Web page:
He’s the quiet type. I covered him for five of his seasons with the Pacers, and never really got to know him. He became much more talkative after he retired, and always made for interesting conversation. Part of his motivation for this studio conversation was to promote his upcoming basketball camp, but he was willing to discuss everything else, too.
Most fans don’t realize how good McKey was when he entered the NBA. Check out the YouTube highlights that aired when he was drafted — ahead of Reggie Miller, by the way — in 1987. He wasn’t really healthy when he came to the Pacers in a trade for Detlef Schrempf, and it only got worse from there. One could make a good argument that the Pacers would have won the NBA championship in 1998 if he had been healthier. He played, but was limited. Perhaps he could have held Michael Jordan to a few less points in Game 7 had he been healthier.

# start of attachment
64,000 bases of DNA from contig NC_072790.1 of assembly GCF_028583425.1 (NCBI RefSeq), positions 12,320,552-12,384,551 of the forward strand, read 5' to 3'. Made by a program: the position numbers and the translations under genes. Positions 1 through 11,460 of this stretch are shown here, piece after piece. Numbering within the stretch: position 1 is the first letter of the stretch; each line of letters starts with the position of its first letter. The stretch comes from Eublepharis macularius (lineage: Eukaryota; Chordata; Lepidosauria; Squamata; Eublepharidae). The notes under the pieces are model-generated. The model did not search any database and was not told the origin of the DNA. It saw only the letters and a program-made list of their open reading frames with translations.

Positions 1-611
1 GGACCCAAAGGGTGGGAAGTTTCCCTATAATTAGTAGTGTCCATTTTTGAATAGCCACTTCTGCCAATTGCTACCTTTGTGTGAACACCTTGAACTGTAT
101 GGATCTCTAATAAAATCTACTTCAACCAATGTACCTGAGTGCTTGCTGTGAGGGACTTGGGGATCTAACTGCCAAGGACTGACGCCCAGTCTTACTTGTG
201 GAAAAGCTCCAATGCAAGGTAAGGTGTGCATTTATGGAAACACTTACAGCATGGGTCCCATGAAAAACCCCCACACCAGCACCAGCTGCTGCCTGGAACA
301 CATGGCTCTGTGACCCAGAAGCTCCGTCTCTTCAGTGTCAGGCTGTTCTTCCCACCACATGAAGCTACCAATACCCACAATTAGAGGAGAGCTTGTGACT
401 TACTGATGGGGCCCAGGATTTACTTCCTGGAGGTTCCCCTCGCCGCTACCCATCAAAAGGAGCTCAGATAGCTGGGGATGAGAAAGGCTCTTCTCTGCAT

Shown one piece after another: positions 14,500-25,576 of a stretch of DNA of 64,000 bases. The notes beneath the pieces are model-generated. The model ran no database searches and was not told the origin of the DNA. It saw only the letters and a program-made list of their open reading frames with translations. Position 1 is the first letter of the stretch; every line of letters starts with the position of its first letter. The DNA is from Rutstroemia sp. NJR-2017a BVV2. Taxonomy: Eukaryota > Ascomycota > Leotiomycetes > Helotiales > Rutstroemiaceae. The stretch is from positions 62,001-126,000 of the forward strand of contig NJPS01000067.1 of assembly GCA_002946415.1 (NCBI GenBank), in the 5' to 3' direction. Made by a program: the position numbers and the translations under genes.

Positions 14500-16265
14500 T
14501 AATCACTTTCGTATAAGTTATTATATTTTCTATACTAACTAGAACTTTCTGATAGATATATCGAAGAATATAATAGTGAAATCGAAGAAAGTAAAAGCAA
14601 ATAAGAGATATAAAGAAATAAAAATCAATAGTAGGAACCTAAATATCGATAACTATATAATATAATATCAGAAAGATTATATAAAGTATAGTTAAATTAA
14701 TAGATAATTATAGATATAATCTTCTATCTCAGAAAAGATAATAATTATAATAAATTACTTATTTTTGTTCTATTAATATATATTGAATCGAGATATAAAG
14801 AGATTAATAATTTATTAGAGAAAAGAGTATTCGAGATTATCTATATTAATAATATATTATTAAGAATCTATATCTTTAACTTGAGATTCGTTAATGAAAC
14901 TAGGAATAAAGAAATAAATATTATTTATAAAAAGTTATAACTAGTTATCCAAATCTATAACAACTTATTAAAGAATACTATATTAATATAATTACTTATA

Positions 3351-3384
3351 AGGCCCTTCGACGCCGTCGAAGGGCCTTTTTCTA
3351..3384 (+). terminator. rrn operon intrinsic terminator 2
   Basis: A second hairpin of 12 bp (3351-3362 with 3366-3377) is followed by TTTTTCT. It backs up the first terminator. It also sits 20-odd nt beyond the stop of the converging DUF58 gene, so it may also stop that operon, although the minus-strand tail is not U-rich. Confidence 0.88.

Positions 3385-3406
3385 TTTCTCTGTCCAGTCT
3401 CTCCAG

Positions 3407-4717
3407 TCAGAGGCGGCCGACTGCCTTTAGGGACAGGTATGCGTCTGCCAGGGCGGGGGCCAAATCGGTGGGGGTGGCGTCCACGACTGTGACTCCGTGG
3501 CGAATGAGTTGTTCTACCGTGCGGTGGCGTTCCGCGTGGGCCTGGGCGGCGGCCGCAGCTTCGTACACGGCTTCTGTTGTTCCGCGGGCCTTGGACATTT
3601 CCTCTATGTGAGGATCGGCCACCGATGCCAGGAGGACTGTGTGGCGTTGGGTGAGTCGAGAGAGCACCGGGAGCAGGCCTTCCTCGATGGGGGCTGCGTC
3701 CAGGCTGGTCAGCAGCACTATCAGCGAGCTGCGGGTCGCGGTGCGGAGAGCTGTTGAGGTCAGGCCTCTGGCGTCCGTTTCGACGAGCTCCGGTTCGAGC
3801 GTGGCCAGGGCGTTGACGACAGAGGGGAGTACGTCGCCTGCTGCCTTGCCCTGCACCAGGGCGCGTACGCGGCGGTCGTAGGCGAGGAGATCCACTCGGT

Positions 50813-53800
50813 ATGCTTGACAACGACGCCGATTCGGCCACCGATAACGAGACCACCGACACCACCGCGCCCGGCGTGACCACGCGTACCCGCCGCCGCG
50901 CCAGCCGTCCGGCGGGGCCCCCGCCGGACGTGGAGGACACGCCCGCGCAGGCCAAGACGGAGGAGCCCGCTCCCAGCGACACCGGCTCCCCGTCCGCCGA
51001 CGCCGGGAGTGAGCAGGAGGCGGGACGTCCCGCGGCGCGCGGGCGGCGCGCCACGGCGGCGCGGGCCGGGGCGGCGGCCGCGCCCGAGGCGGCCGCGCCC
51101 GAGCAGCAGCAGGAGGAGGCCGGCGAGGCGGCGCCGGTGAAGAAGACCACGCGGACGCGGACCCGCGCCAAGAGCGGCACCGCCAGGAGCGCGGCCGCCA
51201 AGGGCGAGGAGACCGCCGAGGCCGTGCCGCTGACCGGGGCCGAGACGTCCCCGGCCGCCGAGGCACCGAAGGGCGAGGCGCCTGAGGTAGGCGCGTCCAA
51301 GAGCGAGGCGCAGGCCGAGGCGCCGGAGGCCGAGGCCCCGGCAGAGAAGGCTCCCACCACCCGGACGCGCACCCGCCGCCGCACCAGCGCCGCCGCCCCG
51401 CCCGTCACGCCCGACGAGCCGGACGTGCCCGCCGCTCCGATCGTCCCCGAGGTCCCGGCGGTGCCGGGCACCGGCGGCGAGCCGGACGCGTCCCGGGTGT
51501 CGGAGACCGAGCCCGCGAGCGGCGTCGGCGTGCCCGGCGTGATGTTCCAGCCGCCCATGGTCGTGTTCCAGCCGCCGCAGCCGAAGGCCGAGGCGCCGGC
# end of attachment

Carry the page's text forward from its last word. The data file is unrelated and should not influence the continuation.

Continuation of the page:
McKey never scored enough to suit fans – or coach Larry Brown – but he’s the second-best defender the Pacers have ever had, behind Ron Artest. And Artest gets the nod simply because he was so much stronger and healthier when he played for the Pacers. McKey also was the perfect behind-the-scenes type who did the dirty work. Remember, he was the guy who inbounded the ball to Rik Smits for his famous game-winning shot against Orlando in the playoffs, as well as to Reggie Miller for his famous game-winning shot against Chicago in the playoffs. Coaches always seemed to make a point of having him on the court at the end of a close game, whether he had started or not.
More than likely, this will be the longest conversation you’ve ever heard from him. It will be worth your time. He’s always interesting with whom to talk basketball. He’s a good guy, too. When Rob Hummel was sitting out a season at Purdue with a knee injury, McKey followed me up to Mackey Arena one day to watch practice and talk with him awhile.
First aired 2014
Tagged with: 1987 NBA draft, Derrick McKey, Indiana Pacers